At Poets&Quants, we believe an undergraduate business experience is measured by three broad components: the quality and diversity of students enrolling in a program, the ability of a B-school to nurture, challenge, and grow those young minds, and how the market and world’s top employers respond to those graduates when leaving the business school. In other words, admissions standards, student experience, and career outcomes.
For five straight years, no school has done that better than the University of Pennsylvania’s Wharton School. P&Q has been ranking undergraduate business schools for six years now, and the past five of those years have seen The Wharton School surge to the top of our proprietary ranking, which includes both school and alumni surveys. The main reason? Wharton has continuously aced the admissions and employment outcomes categories while holding its own in the alumni experience area to top all other schools.
UNIVERSITY OF SOUTHERN CALIFORNIA MARSHALL SCHOOL OF BUSINESS DEBUTS IN TOP-THREE
The Wharton School isn’t the only B-school doing a lot of things right, to be sure. Georgetown University’s McDonough School of Business jumped three spots from fifth last year into second this year to earn its highest spot in our ranking. Akin to Wharton, Georgetown’s undergraduate business program had a very balanced approach, placing fourth in admissions, second in career outcomes, and first in the alumni experience category.
And for the first time ever, the University of Southern California’s Marshall School of Business submitted a school survey and met the minimum alumni survey response rate of 10%, and debuted at No. 3. USC placed second in the admissions category, eighth in alumni experience, and 11th in career outcomes. Following USC, at No. 4, is Washington University in St. Louis. The Olin Business School is the only other school besides Wharton to have placed first in our ranking when it did just that in the inaugural ranking six years ago. WashU surged eight spots this year thanks to finishing third in the admissions category and fourth in career outcomes. WashU was held back by its 29th-place finish in the alumni survey section.
Rounding out the top five was the University of Virginia’s McIntire School of Commerce, which tumbled a few spots to No. 5. Besides Wharton, UVA has been the most consistent school in the top five in the six-year history of our ranking. McIntire scored very consistently across categories, placing sixth in admissions, and seventh in both career outcomes and alumni experience.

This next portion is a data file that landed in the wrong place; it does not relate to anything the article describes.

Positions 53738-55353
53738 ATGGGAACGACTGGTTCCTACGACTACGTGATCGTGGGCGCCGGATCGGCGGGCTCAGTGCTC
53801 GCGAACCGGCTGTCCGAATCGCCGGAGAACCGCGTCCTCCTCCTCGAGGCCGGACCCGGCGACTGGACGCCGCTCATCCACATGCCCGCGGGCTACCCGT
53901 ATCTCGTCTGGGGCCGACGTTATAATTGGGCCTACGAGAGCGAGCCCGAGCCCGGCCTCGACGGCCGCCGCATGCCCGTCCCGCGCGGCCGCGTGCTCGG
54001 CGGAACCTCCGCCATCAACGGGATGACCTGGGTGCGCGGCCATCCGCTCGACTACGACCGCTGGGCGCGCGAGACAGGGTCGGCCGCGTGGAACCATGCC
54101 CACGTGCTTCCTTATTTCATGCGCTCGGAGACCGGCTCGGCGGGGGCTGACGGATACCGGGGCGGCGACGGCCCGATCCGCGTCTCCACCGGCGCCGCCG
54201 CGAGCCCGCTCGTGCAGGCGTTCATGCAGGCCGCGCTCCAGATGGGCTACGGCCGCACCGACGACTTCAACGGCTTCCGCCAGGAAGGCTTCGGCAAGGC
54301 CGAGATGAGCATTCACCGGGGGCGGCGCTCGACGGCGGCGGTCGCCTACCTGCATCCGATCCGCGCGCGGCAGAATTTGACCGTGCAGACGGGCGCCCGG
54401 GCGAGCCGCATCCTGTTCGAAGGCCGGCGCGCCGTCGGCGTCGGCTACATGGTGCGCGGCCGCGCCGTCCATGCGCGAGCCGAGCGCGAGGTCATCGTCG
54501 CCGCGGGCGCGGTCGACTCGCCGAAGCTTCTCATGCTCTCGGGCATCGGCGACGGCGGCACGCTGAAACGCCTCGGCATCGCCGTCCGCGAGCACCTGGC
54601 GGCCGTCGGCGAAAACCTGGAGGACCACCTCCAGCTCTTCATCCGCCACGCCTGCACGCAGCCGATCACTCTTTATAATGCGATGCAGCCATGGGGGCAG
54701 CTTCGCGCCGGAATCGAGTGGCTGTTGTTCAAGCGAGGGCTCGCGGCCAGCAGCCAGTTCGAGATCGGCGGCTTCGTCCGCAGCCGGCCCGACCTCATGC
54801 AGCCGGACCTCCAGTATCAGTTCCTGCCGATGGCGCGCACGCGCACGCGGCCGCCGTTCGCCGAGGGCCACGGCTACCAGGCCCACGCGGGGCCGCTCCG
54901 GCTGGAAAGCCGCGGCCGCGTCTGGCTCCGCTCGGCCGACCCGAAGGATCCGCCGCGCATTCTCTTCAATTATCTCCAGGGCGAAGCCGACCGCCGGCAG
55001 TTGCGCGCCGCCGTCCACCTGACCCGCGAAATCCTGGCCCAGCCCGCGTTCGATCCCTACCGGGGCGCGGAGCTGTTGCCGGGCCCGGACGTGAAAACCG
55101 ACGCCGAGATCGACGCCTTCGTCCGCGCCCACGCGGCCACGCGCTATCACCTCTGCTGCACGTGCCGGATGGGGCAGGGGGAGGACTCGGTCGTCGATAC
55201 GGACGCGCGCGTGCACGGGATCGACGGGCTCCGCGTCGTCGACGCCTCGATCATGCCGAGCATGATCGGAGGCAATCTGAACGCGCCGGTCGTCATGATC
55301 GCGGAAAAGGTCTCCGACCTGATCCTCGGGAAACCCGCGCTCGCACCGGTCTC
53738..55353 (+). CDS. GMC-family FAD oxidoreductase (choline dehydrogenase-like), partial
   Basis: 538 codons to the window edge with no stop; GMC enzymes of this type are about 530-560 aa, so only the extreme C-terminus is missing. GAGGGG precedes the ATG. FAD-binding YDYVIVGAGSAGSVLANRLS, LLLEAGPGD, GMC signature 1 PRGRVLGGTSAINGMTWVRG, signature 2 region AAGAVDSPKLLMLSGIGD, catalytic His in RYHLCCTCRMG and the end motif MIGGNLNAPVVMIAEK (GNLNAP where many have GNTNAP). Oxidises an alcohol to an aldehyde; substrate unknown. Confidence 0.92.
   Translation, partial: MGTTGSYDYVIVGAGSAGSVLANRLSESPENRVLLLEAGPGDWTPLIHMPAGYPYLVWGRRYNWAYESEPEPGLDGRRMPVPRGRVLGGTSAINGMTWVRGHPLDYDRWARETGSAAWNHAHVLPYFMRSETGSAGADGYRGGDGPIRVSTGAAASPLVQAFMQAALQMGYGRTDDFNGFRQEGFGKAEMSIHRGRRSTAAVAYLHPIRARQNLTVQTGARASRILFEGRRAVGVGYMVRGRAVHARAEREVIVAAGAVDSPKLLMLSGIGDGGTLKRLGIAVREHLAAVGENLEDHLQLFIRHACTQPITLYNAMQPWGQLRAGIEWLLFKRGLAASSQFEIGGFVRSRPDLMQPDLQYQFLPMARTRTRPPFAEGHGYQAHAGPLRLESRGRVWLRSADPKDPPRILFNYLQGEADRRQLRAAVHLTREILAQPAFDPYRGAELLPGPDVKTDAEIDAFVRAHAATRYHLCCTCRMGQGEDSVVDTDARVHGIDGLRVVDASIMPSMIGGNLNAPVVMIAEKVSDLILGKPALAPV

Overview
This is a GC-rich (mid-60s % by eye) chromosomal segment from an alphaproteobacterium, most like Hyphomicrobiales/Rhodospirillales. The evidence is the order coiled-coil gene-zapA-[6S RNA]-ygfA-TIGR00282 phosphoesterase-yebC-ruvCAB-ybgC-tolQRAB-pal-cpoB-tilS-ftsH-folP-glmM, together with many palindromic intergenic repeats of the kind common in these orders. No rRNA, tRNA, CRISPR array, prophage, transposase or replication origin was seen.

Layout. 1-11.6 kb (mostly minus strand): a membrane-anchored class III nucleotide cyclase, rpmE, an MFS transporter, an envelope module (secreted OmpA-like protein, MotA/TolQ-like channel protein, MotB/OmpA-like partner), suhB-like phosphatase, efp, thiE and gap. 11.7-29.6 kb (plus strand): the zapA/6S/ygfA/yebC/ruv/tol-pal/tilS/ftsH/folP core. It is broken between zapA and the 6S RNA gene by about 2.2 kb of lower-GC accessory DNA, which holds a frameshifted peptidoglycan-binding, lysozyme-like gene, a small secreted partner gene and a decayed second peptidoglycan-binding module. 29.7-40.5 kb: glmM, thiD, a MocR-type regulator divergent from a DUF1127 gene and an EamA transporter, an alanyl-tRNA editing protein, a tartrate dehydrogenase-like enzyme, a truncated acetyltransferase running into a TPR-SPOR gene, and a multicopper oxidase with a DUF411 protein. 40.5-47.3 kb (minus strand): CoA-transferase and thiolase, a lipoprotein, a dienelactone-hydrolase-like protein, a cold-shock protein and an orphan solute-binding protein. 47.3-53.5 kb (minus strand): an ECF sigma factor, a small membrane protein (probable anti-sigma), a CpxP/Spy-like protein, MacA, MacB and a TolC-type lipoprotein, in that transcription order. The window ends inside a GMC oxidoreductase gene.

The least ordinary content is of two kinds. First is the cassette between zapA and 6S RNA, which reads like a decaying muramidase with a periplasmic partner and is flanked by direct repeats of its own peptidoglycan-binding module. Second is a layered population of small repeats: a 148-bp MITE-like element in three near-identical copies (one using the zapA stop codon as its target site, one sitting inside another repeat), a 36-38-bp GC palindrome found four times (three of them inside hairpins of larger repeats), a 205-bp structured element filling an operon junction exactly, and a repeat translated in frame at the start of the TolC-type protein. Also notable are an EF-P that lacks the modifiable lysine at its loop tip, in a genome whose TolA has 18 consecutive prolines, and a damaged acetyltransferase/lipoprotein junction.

LIKE USC MARSHALL, VILLANOVA MAKES TOP TEN FOR THE FIRST TIME
Coming in at No. 6 this year was the University of Michigan’s Ross School of Business, which dropped two spots from last year’s fourth-place finish. Michigan also had a balanced approach, placing in the top ten in all three methodological categories. New York University’s Stern School of Business dropped from third-place last year to No. 7 this year. While NYU placed well in admissions (No. 5) and career outcomes (No. 6), it was dropped by finishing No. 26 in the alumni survey portion of the methodology. Notre Dame’s Mendoza College of Business dropped one spot from its seventh-place finish last year to No. 8 this year.
Meanwhile, Villanova University zoomed four spots last year from No. 13 to No. 9 this year. It’s the highest the Philadelphia-based university has placed in our rankings and makes the Philadelphia metro area the only one to have two top ten undergraduate business schools this year. Following Villanova is Georgia Tech’s Scheller College of Business, which placed at No. 10 for the second year in a row.
These ten undergraduate business programs lead an exceptional group of 94 schools ranked by Poets&Quants this year. All of them are at the leading edge of business education, delivering a learning experience that transforms students’ sense of who they are and what they can do in the world. In fact, the ranked schools in this report reflect the top 12% of the more than 840 business schools accredited by AACSB International, the main accrediting body for business education.
A FIRST: SLIGHT METHODOLOGICAL CHANGES